'Communities that were once under a cloud of gun violence are beginning to see signs of optimism and hope,' police chief Eddie Johnson said this month.

The city has relied on more data crunching to help predict violence and deployed more high-tech devices that help detect gunshots and alert police even before residents can make an emergency call. 

Police also are becoming increasingly adept at finding criminals through social media.

In December, they infiltrated an invitation-only Facebook group where drugs and guns were being sold - netting dozens of arrests.

Police spokesman Anthony Guglielmi said Facebook representatives will meet city officials in January to 'better collaborate to stop illegal activity online before it leads to violence on our streets.'

Chicago police investigate the scene where they recovered two rifles in an alley  after a chase in the Back of the Yards neighborhood 
Chicago police investigate the scene where they recovered two rifles in an alley  after a chase in the Back of the Yards neighborhood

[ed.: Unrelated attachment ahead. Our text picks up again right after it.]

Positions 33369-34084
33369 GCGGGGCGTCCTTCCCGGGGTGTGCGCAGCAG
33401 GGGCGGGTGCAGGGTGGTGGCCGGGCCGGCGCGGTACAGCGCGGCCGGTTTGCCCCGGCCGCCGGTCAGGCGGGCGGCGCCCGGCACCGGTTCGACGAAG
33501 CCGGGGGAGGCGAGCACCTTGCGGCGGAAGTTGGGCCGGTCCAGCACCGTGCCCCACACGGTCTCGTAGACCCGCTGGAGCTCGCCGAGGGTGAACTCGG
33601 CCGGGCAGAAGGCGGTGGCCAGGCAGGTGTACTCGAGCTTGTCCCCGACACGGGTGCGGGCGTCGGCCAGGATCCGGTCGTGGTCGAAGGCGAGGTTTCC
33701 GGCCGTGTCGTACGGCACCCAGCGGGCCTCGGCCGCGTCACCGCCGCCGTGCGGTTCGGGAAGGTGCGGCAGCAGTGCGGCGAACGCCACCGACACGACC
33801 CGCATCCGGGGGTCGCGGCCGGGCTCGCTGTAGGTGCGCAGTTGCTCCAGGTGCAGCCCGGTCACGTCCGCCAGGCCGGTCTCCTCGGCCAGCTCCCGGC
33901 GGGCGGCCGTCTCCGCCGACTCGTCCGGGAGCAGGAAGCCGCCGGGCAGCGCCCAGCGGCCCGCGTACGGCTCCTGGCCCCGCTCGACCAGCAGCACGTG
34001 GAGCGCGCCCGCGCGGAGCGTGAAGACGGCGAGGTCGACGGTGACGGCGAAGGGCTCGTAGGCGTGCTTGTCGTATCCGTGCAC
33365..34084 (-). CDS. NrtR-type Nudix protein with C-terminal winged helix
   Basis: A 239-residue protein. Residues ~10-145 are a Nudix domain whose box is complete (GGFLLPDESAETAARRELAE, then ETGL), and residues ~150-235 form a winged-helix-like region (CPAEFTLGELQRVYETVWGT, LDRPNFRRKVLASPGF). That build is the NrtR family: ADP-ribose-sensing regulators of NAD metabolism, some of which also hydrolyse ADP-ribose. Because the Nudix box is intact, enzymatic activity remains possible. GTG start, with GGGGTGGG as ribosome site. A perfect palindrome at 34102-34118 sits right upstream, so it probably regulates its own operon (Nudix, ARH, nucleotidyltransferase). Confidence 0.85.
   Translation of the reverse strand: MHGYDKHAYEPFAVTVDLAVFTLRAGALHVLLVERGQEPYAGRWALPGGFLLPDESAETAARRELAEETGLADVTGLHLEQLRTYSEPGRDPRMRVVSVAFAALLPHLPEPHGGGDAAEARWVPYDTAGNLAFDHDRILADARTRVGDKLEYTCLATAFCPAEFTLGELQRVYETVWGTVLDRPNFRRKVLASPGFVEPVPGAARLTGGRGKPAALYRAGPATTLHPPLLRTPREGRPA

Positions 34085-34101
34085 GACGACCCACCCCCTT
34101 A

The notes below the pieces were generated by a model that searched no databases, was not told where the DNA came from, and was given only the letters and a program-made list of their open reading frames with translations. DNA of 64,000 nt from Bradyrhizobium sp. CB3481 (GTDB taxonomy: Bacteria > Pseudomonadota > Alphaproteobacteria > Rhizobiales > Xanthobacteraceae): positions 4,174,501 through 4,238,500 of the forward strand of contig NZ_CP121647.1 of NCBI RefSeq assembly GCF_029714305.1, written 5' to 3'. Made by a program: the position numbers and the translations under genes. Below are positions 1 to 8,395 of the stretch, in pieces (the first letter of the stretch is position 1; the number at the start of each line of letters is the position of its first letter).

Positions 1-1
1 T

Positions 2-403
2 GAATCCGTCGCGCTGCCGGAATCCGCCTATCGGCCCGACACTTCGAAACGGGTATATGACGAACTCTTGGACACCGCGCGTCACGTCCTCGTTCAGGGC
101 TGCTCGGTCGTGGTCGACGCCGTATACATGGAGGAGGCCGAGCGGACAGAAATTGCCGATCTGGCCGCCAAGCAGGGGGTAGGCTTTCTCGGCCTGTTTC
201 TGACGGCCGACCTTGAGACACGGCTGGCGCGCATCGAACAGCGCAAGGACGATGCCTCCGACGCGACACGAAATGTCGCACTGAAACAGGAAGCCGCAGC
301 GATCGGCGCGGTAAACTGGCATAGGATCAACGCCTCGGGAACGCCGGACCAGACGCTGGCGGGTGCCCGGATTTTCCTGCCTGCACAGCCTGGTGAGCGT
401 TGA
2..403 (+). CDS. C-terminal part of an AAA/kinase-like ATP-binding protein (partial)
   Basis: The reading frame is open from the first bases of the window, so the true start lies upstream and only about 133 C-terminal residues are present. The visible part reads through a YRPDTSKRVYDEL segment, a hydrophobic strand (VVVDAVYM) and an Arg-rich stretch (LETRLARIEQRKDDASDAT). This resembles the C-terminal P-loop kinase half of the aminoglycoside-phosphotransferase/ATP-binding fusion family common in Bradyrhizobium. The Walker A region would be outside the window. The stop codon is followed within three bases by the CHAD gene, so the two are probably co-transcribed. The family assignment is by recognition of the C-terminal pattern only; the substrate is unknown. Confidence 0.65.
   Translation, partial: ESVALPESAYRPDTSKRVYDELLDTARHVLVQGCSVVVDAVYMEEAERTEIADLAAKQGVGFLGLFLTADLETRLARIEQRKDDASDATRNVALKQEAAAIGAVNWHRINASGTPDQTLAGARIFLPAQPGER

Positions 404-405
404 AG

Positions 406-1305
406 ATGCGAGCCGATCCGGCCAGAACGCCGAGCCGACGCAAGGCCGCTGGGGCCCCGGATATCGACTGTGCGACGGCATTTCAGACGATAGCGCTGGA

Chicago police investigate the scene where they recovered two rifles in an alley after a chase in the Back of the Yards neighborhood 

Still, in pure numbers, Chicago remains the source of the most shootings and murders in the nation.

As the third most populous US city, its crime numbers would naturally be higher. In fact, cities such as St Louis, Baltimore and Detroit have a higher murder rate (the number of people killed per 100,000 residents).

But Chicago's problems cannot be explained away by its size alone.

If you were to add up the murders in both of America's largest cities - Los Angeles and New York - the total still would be about half the number in Chicago.

Officials and academics say they cannot point to any one factor as a definitive cause of the rise in murders.  

While officials have emphasized policing, residents in ravaged neighborhoods of Chicago, the adopted home of former US president Barack Obama, point to a need for economic revitalization.

'That's the work that's happening on the ground,' Chicago south-side resident Asiaha Butler told AFP. 'More entrepreneurs. More opportunities for businesses coming into the community.'

Butler heads a resident association in one of the city's most violence-plagued communities - where she has seen improvement in 2017.

'My block had a number of shootings in the beginning of summer, and it decreased to zero,' Butler said.

Now, she wants the kinds of opportunities that can keep young people toward a prosperous path, and away from drugs and gangs.

'Opportunities to work, opportunities to higher education, opportunities to home ownership,' she said.